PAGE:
It’s hard to think about back to school when it’s still steamy outside and the sun seems to beg, like our kids, to stay out late. But here we are: mid-August, school just a few short days or weeks away. As you’re gathering school supplies, consider their histories. Someone invented that crayon sharpener, that ball point pen, whether in a corporate lab or on a messy suburban kitchen table. Here are some of the patents behind our most beloved back-to-school necessities.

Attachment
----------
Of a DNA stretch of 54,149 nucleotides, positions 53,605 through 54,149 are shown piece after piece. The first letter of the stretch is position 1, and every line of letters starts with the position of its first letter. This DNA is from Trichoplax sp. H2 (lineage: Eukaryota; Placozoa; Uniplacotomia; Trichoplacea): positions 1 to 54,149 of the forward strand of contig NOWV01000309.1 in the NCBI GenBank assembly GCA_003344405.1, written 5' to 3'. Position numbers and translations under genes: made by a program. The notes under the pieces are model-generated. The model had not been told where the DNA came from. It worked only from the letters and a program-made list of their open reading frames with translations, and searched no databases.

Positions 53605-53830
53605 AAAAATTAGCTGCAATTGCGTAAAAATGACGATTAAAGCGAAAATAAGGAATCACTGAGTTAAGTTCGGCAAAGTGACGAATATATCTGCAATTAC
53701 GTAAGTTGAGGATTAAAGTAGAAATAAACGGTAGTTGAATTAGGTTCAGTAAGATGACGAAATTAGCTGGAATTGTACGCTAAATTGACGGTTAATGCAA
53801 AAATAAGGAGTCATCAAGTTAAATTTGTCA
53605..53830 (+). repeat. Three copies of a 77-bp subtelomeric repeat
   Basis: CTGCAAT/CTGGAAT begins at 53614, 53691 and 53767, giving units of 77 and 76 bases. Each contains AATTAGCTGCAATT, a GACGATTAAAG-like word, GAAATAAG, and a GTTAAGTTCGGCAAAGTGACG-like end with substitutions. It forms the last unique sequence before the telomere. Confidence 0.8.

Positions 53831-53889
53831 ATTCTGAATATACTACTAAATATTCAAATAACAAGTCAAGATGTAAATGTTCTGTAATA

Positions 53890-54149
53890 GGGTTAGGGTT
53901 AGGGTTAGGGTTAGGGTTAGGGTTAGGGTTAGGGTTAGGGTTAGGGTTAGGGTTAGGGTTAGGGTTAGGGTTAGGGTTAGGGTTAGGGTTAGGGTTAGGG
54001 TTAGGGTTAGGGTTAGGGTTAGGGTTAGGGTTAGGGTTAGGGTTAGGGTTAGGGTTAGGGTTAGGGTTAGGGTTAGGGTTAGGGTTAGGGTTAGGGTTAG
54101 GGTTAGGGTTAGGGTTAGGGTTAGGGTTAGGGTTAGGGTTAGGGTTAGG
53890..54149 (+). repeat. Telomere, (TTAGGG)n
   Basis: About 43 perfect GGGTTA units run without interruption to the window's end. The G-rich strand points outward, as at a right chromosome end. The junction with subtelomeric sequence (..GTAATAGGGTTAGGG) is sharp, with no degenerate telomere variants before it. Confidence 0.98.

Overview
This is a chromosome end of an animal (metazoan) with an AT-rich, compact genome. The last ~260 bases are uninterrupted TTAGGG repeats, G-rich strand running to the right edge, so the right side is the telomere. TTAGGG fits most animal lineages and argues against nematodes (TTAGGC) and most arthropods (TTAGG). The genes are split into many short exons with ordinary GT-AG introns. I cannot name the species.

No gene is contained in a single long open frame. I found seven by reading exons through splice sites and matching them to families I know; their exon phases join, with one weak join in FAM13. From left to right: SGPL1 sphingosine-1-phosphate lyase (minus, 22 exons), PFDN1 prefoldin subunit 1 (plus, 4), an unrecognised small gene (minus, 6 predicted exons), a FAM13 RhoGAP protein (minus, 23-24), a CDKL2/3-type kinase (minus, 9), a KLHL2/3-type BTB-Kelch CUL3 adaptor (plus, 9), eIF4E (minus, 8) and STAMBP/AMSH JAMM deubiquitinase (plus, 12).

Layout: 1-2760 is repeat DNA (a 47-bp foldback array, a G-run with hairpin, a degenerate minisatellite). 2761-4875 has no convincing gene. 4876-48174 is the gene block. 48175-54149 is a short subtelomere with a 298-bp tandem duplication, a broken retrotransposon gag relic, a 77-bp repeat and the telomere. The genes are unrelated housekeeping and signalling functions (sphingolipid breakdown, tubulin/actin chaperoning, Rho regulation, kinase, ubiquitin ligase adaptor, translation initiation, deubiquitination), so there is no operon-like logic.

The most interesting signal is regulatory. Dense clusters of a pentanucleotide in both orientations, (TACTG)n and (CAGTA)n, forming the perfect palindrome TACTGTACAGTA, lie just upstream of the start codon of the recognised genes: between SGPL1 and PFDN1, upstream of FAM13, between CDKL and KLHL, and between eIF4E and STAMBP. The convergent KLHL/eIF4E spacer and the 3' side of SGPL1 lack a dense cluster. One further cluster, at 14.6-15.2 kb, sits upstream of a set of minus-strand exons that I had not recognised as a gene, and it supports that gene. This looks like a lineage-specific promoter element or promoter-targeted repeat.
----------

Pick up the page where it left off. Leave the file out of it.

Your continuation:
The first marker, consisting of an ink-filled tube with a felt tip, was patented in 1910 by Lee Newman. It was difficult to use and not a commercial success. In 1953, Sidney Rosenthal patented a short glass ink bottle with a wide felted wool tip that would come to be known as the Magic Marker. But patent disputes with his many imitators left Rosenthal broke and living in obscurity. After his death, in 1979, his widow launched a (as yet unsuccessful) campaign to have him inducted to the National Inventors Hall of Fame. But having your product in schoolkids' hands from the U.S. to Uruguay to Uzbekistan is its own kind of immortality.